Here we go. On March 23rd, President Obama signed the Patient Protection and Affordable Care Act into law. Below are some of the tax changes that were included as part of the Patient Protection Act:

Increased and Expanded Medicare Taxes

High-income taxpayers will be paying higher Medicare taxes. Under the current rules, individuals have Medicare taxes withheld from their salaries at a rate of 1.45% on each dollar earned at work. Since employers match the amount withheld, Medicare receives a total of 2.9% for each payroll dollar paid out. And unlike Social Security taxes which max out at $106,800, there is no cap for Medicare taxes. Self-employed individuals also pay Medicare taxes at a rate of 2.9% on all of their net earnings.

Starting in 2013, the employee portion of the Medicare tax jumps by a whopping 62%- from the current rate of 1.45% to 2.35% – on earned income in excess of $200k for single individuals and $250k for married couples. As of now, the employer match is slated to remain at 1.45%, which means the total Medicare tax will be 3.8% for high-income taxpayers.

To make matters worse, for the first time since being enacted, the Medicare tax will also apply to unearned income. People over the $200k threshold should expect to pay Medicare taxes on interest, dividends, capital gains, and net rental income beginning in 2013.

Reduced Tax Breaks for Medical Expenses

Many employers offer their staff the ability to pay for their family’s healthcare costs with pre-tax dollars through a Flexible Savings Accounts (FSA) included as part of their benefits package. Starting in 2013, the maximum amount of money that you can set aside in an FSA will be cut in half to $2,500 per year. Plus, medical expenses you can pay through the FSA will exclude certain items currently allowed, including OTC medications.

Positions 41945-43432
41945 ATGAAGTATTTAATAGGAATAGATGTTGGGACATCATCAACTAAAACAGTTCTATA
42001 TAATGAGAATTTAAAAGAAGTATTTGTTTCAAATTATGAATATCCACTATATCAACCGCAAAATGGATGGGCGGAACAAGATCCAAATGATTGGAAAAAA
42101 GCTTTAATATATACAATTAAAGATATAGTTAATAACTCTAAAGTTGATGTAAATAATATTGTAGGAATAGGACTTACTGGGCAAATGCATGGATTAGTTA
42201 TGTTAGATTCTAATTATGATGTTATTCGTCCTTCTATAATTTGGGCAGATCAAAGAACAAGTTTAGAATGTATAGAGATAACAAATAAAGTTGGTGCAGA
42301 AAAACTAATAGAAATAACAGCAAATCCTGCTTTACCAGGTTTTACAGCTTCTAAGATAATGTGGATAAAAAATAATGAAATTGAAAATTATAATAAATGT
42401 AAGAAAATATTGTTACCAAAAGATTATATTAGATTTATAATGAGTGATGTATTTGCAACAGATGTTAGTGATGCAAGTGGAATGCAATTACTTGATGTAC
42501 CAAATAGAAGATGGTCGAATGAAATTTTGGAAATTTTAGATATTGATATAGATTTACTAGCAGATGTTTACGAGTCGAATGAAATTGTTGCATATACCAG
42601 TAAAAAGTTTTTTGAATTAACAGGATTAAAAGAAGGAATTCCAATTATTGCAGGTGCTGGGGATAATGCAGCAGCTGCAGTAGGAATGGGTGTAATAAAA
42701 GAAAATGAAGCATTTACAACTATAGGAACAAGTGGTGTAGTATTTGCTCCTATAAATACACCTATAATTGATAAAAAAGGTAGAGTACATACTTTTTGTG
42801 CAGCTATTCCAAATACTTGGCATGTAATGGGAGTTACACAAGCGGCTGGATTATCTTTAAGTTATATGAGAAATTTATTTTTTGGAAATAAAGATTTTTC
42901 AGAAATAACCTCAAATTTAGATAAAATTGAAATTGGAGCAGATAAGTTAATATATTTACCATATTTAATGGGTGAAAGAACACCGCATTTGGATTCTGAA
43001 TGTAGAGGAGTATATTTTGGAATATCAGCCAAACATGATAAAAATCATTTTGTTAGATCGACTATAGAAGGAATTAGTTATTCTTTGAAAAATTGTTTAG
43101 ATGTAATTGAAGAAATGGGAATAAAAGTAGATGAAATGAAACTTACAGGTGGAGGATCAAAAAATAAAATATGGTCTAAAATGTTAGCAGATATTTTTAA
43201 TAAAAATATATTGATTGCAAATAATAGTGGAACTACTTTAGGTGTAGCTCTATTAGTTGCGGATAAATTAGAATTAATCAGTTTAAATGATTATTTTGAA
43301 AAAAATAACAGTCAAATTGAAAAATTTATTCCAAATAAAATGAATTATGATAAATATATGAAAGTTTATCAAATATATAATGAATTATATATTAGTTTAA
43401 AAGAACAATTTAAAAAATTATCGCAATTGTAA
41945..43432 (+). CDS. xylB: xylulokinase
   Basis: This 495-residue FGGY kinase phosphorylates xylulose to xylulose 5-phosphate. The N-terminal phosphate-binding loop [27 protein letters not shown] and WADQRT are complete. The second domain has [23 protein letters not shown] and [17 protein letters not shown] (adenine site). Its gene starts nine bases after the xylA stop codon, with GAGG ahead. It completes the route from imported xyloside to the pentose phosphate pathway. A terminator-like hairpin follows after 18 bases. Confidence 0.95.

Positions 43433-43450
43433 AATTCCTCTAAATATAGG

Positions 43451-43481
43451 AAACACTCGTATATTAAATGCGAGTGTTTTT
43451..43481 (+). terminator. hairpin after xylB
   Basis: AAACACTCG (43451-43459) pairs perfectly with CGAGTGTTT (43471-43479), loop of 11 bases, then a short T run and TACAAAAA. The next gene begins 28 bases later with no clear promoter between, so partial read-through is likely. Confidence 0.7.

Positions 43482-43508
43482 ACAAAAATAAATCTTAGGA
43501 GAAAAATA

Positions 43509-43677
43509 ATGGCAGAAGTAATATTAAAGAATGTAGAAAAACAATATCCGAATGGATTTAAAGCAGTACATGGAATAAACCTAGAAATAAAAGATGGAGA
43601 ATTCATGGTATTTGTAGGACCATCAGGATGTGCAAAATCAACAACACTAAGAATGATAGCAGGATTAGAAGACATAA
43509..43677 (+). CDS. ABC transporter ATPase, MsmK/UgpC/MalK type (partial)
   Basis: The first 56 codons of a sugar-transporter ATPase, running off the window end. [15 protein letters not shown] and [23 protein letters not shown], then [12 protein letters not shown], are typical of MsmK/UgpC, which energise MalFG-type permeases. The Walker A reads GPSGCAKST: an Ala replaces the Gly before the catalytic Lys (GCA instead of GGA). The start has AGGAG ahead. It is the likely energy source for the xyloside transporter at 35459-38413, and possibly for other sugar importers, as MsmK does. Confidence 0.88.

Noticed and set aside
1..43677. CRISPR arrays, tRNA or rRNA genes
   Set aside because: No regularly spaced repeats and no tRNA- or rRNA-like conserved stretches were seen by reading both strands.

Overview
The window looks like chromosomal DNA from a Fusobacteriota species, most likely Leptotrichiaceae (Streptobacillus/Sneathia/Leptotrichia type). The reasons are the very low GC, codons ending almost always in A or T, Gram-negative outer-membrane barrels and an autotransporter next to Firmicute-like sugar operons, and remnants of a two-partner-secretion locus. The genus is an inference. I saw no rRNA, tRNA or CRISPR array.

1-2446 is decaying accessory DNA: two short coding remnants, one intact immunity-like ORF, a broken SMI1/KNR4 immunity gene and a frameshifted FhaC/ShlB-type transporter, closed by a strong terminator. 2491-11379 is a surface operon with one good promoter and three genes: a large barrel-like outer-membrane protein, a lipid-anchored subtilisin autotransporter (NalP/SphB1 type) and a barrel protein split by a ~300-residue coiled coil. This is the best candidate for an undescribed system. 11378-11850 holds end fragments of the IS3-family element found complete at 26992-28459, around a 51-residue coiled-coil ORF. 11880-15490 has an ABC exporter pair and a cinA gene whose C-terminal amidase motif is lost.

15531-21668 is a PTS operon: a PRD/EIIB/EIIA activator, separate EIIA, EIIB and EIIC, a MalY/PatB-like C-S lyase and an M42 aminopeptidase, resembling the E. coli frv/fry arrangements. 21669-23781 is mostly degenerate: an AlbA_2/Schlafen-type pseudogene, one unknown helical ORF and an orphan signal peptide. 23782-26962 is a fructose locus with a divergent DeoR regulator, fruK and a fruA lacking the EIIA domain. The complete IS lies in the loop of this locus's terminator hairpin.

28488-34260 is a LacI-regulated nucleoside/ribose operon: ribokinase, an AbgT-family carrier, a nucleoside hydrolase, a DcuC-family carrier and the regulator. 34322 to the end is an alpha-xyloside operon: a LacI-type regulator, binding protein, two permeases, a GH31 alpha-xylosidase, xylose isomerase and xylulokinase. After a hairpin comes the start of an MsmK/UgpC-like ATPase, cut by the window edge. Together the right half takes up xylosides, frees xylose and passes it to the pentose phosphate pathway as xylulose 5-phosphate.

The Patient Protection Act also makes it even tougher for individuals to deduct their medical expenses. Starting in 2013, you can only deduct your family’s medical expenses to the extent the allowable expenses exceed 10% of your adjusted gross income. That’s an increase of one-third over today’s threshold of 7.5% of AGI.

There is some good news, however. The rules do not impact the medical expenses allowed when calculating the dreaded AMT. Since the current threshold for deducting medical expenses under the AMT is already 10% of AGI, many people who are hit by this tax every year might not see any tax increase due to this change.

A third revenue raiser deals with the penalty for withdrawing money from a Health Savings Account that is not used to pay for your family’s healthcare costs. Currently, this penalty is equal of 10% of each dollar withdrawn. Beginning in 2013, the penalty for non-healthcare withdrawals from an HSA doubles to 20%.

Penalty for No Coverage

Like the universal health insurance rules we have here in Massachusetts, the Patient Protection Act adds a penalty for individuals who don’t have health insurance that meets a “minimum essential coverage” threshold. This new non-coverage penalty starts at $95 per person in 2014, jumps to $325 per person in 2015, and then jumps again to $695 per person the next year. After 2016, this penalty is indexed for inflation. Expect to report and remit this penalty as part of your federal income tax return.

More to Come

Who issues major tax legislation during the height of tax season? I’m sure we’ll continue to focus on many of these new tax rules in our subsequent months’ newsletters.